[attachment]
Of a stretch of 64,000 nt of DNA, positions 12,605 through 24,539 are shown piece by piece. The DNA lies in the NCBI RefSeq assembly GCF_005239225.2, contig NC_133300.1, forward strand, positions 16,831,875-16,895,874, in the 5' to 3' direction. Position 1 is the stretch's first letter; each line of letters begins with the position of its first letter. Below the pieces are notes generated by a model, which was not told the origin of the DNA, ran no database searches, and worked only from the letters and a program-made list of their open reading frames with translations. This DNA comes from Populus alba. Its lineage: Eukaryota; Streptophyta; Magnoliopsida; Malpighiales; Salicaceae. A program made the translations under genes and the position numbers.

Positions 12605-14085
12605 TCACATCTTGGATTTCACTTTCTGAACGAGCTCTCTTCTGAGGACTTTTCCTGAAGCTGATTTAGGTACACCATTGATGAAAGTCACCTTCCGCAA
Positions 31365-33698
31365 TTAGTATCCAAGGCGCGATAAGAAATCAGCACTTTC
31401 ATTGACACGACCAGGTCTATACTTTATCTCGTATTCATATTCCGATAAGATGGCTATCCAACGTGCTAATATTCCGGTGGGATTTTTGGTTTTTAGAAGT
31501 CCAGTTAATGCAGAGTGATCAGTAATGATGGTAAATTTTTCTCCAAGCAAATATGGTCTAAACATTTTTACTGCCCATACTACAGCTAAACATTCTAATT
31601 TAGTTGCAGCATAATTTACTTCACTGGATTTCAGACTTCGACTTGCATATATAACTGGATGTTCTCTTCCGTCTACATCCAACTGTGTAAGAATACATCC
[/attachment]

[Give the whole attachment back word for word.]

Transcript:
Of a stretch of 64,000 nt of DNA, positions 12,605 through 24,539 are shown piece by piece. The DNA lies in the NCBI RefSeq assembly GCF_005239225.2, contig NC_133300.1, forward strand, positions 16,831,875-16,895,874, in the 5' to 3' direction. Position 1 is the stretch's first letter; each line of letters begins with the position of its first letter. Below the pieces are notes generated by a model, which was not told the origin of the DNA, ran no database searches, and worked only from the letters and a program-made list of their open reading frames with translations. This DNA comes from Populus alba. Its lineage: Eukaryota; Streptophyta; Magnoliopsida; Malpighiales; Salicaceae. A program made the translations under genes and the position numbers.

Positions 12605-14085
12605 TCACATCTTGGATTTCACTTTCTGAACGAGCTCTCTTCTGAGGACTTTTCCTGAAGCTGATTTAGGTACACCATTGATGAAAGTCACCTTCCGCAA
Positions 31365-33698
31365 TTAGTATCCAAGGCGCGATAAGAAATCAGCACTTTC
31401 ATTGACACGACCAGGTCTATACTTTATCTCGTATTCATATTCCGATAAGATGGCTATCCAACGTGCTAATATTCCGGTGGGATTTTTGGTTTTTAGAAGT
31501 CCAGTTAATGCAGAGTGATCAGTAATGATGGTAAATTTTTCTCCAAGCAAATATGGTCTAAACATTTTTACTGCCCATACTACAGCTAAACATTCTAATT
31601 TAGTTGCAGCATAATTTACTTCACTGGATTTCAGACTTCGACTTGCATATATAACTGGATGTTCTCTTCCGTCTACATCCAACTGTGTAAGAATACATCC